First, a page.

Pushing beer’s boundaries

06 August, 2010

The beer retailing world might have found its own version of the cosmetics chain Lush.

Lush seduces the consumer by way of sensory overload – soaps and bath-bombs sold loose in rainbow colours, and if the sights don’t get you, the heady aroma of some of nature’s sweetest smells will.

Drink is, to date, only a single shop in west London’s Fulham, and its bedrock range of 600 British, Belgian, US and world beers is very good, but hardly unique in the context of the rest of the UK.

But the pots of spices on the counter and blackboard advertising home-made curry pastes certainly are – for a beer shop at least. Like Lush, it’s got a thrilling dash of colour and exotic smells that lift it above beer shop conventions.

Drink is the creation of Shrila Amin, a former teacher and post office manager, whose aim is to bring food and beer together. It’s not just about raw ingredients either – there are home-made snacks and finger food on offer on Saturdays.

She’d long harboured a desire to give her family’s expertise in Gujurati cooking a shop window. A visit to her cousin Jayesh Patel’s Westholme Stores in Goring-on-Thames, Oxfordshire – where he sells anything from 500 to 800 bottled beers at a time – filled in the gaps.

“So few people know about beer and this is a way of learning about it,” says Amin. “They’ll learn about beers they don’t know – and about a new cuisine at the same time.”?Patel has come on board to advise about the beer line-up, hooking Amin up with Beer Paradise and Pierhead for the international stuff, and drawing on his own contacts with British microbreweries for much of the rest.

In return, Amin is sourcing from micros on her own patch for both businesses, where they won’t deliver as far as Patel’s Oxfordshire base.

Amin acknowledges her cousin is providing valuable business experience while she focuses on the creative element. It’s a division of expertise that also explains why they have differing views on whether the concept could roll out. Amin favours consolidating the first site but Patel suggests it could have legs. As sole shareholder, Amin gets the final say.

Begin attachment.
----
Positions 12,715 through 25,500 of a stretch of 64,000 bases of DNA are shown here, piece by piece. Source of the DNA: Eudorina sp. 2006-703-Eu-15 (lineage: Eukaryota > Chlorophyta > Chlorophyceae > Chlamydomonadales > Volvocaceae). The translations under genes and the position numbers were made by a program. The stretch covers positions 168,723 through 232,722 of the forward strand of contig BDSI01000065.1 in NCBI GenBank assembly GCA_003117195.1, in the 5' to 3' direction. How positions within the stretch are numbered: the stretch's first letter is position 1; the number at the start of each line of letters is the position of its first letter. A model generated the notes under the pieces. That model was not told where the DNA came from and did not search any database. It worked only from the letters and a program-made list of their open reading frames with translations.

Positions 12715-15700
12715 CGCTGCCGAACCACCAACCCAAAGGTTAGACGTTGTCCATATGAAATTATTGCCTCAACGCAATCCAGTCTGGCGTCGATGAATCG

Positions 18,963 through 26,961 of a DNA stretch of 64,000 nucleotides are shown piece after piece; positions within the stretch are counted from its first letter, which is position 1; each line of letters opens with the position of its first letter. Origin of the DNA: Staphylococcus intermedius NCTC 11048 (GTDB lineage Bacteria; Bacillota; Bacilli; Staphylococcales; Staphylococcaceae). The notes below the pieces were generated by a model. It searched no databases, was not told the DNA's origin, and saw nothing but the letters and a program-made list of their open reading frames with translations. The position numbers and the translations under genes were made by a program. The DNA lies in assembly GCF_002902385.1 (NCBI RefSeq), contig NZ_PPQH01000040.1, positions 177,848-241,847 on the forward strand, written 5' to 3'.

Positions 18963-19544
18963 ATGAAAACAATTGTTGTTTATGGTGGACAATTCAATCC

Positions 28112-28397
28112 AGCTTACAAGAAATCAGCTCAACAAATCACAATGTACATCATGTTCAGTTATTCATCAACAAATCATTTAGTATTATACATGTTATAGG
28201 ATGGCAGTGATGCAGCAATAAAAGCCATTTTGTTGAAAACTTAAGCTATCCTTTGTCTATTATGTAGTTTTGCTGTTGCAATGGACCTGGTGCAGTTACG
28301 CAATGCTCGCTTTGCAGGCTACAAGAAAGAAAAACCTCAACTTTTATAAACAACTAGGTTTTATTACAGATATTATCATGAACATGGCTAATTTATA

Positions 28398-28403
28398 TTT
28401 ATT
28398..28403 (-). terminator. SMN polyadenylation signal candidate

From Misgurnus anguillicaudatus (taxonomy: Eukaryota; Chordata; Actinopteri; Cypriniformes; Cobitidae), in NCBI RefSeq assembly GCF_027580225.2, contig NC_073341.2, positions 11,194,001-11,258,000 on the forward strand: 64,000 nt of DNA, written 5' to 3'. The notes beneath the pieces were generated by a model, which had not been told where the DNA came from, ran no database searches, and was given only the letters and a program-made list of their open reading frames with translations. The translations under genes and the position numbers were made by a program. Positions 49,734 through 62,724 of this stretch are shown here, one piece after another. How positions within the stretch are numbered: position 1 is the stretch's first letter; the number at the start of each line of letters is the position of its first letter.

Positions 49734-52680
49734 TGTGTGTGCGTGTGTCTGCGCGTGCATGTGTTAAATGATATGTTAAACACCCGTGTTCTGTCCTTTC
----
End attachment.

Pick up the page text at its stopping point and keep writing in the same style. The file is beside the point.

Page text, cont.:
“You’ve got to get the right spot,” says Patel. “It’s got to be an affluent area. And the rent and rates would be a problem in lots of areas of London. Frankly, one of the reasons this works is because Shrila already owns the freehold.”?But commercial limitations aside, Patel argues that it’s concepts such as this that could take beer retailing to another level, giving the category an injection of profitability by persuading people there really is a good reason to pay more for beer.

“There’s a big hole in this market, especially for beers from smaller brewers who don’t want to – or can’t – deal with the supermarkets,” says Patel.

“I did a test in my place by taking out cans altogether – people don’t stop buying beer, they walk out with bottles instead and we sell higher-margin products.

“I had a regular who only wanted to buy Stella Artois, but when I showed him some lighter ales that were closer to a lager in style, he realised they were not too far from what he was used to and they tasted great. Now, he only buys the lighter ales.”?Amin had long harboured a desire to showcase her sister’s cooking talents in a business context and a visit to Patel’s shop provided the inspiration.

“I fell in love with the beer labels and could just see a shop full of bottles of beers looking really pretty. But the beer on its own was not enough; it was a creative thing – one led to the other.”?The success of Drink – which despite the all-embracing name sells only a few premium-priced wines and no spirits – could hinge on how successfully Amin can marry the beer and food elements of the business. Selling both is one thing, but getting them to drive each other is another.

A sign in the window promising a search for products from the “aromatic spice markets of Gujurat, India, to the barley fields of Berkshire” is a good start. Food-matching tastings and brewer talks will be another step in the right direction.

Linking up with a micro to produce its own curry-matched ale could be another. The Drink team is keen to avoid the convention that suggests only generic lager can go with Indian food, or that a special brew would have to involve adding gimmicky spices.

“When you go to an Indian restaurant, why should it just be Cobra or Kingfisher with curry?” asks Patel. “There’s not much difference between Cobra and Carling, Foster’s or lots of other lagers, so there’s no real reason why that should be the one you drink with Indian food.

“People don’t think in that way when they buy wine to go with a meal, so why do they with beer? Why shouldn’t you drink an ale with a curry??“I’ve got a friend with a restaurant in Reading and we helped him put some Good Old Boy from the West Berkshire Brewery in there and it’s selling well – beers like that will if you give people a choice.”?Amin adds: “You’ve already got spices in the food, so why do you need them in the beer as well? You might drink white wine with curry because it’s more fruity and complements the food better than red, but it doesn’t have spices in it.

“The whole concept is about making connections with people but allowing them the freedom to match any food with a range of beers. It’s all about the senses and the emotions.”

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